Seedlings

My seedlings have become very spindely. They are ready to start going to the green house for daily visits. My question is will they improve and become sturdy? I know they should be transplanted into deeper dirt but I really don't want to do that yet. Opinions? Ideas? MJ
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In article

Sound like they are reaching for light.
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Bill S. Jersey USA zone 5 shade garden






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I know and they are about to get lots but will they fill out a little or will they just get top heavy and break?
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I find they will fill out. IF they can make through the first transplanting. I plant four times the seedlings I need and choose the the stoutest plants. More light is needed for your seedlings.
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Enjoy Life... Nad R (Garden in zone 5a Michigan)

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On Mon, 14 Feb 2011 13:46:57 -0800 (PST), " snipped-for-privacy@gmail.com"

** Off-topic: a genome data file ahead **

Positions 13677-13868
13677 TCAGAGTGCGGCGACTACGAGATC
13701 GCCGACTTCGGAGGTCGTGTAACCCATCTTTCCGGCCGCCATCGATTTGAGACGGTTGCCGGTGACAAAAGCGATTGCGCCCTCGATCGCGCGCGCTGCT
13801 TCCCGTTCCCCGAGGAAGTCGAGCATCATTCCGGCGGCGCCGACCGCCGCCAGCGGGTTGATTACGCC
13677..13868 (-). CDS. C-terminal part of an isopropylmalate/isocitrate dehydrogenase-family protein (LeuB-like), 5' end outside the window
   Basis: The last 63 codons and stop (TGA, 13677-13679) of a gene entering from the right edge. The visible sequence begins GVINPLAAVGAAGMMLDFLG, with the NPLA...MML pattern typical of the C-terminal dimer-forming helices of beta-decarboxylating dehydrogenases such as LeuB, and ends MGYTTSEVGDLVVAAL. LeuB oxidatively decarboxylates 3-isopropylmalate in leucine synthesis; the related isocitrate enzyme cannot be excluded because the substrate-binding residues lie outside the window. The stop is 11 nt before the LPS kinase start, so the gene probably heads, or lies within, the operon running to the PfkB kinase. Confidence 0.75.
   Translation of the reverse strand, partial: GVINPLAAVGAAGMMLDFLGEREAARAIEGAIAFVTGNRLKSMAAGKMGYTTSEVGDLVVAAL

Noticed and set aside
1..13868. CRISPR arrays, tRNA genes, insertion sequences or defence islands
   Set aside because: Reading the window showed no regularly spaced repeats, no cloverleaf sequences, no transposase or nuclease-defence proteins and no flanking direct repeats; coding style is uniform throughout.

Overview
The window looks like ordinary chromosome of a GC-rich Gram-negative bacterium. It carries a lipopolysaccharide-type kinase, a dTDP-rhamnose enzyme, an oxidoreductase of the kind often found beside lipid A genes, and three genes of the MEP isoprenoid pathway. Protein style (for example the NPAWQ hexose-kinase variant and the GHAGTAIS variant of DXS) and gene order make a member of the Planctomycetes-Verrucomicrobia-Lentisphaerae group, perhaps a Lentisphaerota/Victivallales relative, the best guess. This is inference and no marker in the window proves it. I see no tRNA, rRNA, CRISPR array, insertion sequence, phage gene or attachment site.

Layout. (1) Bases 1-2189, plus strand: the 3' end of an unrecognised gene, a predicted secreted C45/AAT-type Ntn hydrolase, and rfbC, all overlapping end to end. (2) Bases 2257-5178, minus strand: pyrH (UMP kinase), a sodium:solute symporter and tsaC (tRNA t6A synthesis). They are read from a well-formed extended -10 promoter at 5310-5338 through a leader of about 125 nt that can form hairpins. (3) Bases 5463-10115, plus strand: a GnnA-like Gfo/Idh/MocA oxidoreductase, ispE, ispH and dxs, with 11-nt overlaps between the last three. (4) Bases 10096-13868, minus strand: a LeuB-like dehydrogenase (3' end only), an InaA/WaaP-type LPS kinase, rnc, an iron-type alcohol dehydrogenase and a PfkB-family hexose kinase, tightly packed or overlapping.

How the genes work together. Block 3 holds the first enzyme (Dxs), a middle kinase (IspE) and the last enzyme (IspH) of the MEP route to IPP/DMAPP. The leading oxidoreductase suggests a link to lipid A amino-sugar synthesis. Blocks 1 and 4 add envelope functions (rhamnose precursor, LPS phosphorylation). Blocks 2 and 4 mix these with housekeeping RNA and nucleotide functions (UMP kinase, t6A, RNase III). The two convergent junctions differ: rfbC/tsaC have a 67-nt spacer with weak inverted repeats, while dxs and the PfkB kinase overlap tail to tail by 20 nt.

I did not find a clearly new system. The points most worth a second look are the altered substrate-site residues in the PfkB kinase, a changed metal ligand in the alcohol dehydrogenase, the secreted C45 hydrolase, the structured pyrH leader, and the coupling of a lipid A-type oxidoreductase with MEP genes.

I think once they become long and thin, they will generally stay that way for the rest of their little plant lives. They'll still grow and produce decent fruits & veggies, but maybe not quite as abundantly as a short stout plant. Eventually, if they get too far gone in being long and thin (from deprivation of adequate light), the chance of fruiting goes down by a decent amount.
Seedlings need lots of light the minute they break out of the soil. Just a note for the next time....
I start mine indoors near the end of winter and right when they sprout, I put a fluorescent light over them right away. Hook up a cheap lamp timer to the lights if you want to control the hours. It's pretty amazing how fast some of these seedlings can grow when they're young. Sometimes even and inch or two a day. The bigger the seeds, the faster the sprouting growth. So put the light on them quick.
The downside about having short, long plants (even if they can produce normal fruit) is that they are vulnerable to high winds and can snap in half and die a lot easier.
Angello
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That must be why mine all die. Not enough constant light to grow.
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snipped-for-privacy@gmail.com;912877 Wrote:

etc) you can transplant the seedlings so that they are deeper in the soil, put them in improved light, and in a few weeks you'll never know they were spindly. When they have a few leaves, you can prune the top of to encourage them to bush out, if appropriate, also. But such tactics can be inappropriate for other kinds of plants.
--
echinosum

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